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New BBC NI programme - 21 Feb @ 2100

#6
It looks like it's more through the eyes of the participants rather than a journalist making a documentary. On the trailer a squaddie bought a video camera on his NAFFI card ( must have cost him a fortune!) and recorded his mobile patrols and life on base. Should bring back a few memories.
 
#8
It looks like it's more through the eyes of the participants rather than a journalist making a documentary. On the trailer a squaddie bought a video camera on his NAFFI card ( must have cost him a fortune!) and recorded his mobile patrols and life on base. Should bring back a few memories.
One would assume from later Banner tours otherwise he'd be lugging about a Delboy special stuck to his shoulder (very large NSN unknown)? I'd like to see footage from the toms POV form the 70s & 80s.
 

overopensights

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Book Reviewer
#9
One would assume from later Banner tours otherwise he'd be lugging about a Delboy special stuck to his shoulder (very large NSN unknown)? I'd like to see footage from the toms POV form the 70s & 80s.
I was nearly seven years from time to time on Banner, after 1980 I sort have got the feeling it was all but over! The Disco tours were the days, I have a memory of watching a soldier shag a local bird over the 'unloading bay' with her hair in the sand. I would have missed that bit of nostalgia, but for the automatic light which showed his 'activity of hearts and minds'
 
#10
One would assume from later Banner tours otherwise he'd be lugging about a Delboy special stuck to his shoulder (very large NSN unknown)? I'd like to see footage from the toms POV form the 70s & 80s.
I'd have thought so, earlier ones would not have been easy to conceal from the CoC. Hopefully it'll be an interesting view.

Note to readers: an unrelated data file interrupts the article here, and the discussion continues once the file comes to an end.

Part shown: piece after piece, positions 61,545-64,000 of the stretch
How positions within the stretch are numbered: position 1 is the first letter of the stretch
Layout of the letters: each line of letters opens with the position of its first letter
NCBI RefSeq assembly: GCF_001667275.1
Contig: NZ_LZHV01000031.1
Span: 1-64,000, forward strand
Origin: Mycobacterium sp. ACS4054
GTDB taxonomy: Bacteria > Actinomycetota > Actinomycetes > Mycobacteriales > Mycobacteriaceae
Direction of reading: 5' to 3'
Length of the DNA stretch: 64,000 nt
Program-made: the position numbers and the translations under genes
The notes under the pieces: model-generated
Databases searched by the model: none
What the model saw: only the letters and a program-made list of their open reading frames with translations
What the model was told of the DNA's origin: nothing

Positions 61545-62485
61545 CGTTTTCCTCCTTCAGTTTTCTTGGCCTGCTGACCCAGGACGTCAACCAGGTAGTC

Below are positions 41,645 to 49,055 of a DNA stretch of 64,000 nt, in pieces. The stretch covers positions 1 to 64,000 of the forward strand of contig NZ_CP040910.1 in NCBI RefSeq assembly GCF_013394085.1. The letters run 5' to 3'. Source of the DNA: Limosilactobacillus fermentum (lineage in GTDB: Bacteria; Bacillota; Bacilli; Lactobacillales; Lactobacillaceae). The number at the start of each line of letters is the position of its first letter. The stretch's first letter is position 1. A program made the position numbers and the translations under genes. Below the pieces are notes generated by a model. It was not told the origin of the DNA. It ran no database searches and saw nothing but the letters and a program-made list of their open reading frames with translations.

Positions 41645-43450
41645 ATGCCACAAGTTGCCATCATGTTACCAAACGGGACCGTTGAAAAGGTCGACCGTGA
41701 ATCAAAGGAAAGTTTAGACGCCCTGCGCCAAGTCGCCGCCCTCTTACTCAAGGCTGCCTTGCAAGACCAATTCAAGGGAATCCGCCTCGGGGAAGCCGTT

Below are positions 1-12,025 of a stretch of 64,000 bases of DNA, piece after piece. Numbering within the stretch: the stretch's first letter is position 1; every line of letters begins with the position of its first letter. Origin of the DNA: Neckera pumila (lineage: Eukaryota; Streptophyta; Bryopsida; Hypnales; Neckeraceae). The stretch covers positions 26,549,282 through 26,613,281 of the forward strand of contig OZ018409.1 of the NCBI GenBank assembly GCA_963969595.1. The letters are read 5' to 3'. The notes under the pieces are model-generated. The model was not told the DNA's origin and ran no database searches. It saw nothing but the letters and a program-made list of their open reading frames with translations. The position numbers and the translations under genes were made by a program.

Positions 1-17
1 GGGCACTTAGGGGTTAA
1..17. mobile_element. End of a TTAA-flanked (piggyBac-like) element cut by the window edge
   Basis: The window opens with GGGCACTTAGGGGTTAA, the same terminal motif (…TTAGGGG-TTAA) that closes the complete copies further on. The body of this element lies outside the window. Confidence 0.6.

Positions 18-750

#11
I was nearly seven years from time to time on Banner, after 1980 I sort have got the feeling it was all but over! The Disco tours were the days, I have a memory of watching a soldier shag a local bird over the 'unloading bay' with her hair in the sand. I would have missed that bit of nostalgia, but for the automatic light which showed his 'activity of hearts and minds'
I did my time over there early to mid 80's & there were a fair few hairy times. Post brighton bombing & maggies taking the gloves off was interesting & caused a few ding dongs.
 
#12
I was nearly seven years from time to time on Banner, after 1980 I sort have got the feeling it was all but over!
Clearly a natural optimist.

I was based in Palace Bks between 1979 and 1981 (we left just before Bobby Sands won Slimmer of the Year), and I didn't share your optimism at the end of that time.

My final day on ops in NI was in Nov 1991.

The ATO on that day got a gong, for manually extracting from a culvert, some 300lbs of HME, which had been planted in the expectation that I would site my Cordon CP (covering the RE extraction) in exactly the same place used by the Cordon comd who covered the RE insertion a few days earlier.


That, combined with their tactic du jour of demolishing entire pubs with truck bombs laden with hundreds of kg of ANIS didn't leave me feeling like it was all over.
 
#13
The thing is, it isnt over even now the boyos are still terrorising the locals on both sides and its more about Drugs and Extortion and Money now days with the occasional gun or bomb attack.
 
#14
The thing is, it isnt over even now the boyos are still terrorising the locals on both sides and its more about Drugs and Extortion and Money now days with the occasional gun or bomb attack.
NoNoNoNoNo.

That's what used to be termed Ordinary Decent Crime, back in the day.

It's the 21st Century edition of 'Normal for Norn Iron'

The fact that PIRA violence created conditions of widespread lawlessness in which - for the better part of 3 decades - nasty bastards like (allegedly) Slab Murphy might pass off their (alleged) criminal activities as 'legitimate political acts', and the fact that similar criminal acts continue post-agreement should not be conflated to suggest that there's any kind of competently-planned and organised campaign of Republican political violence ongoing in the province.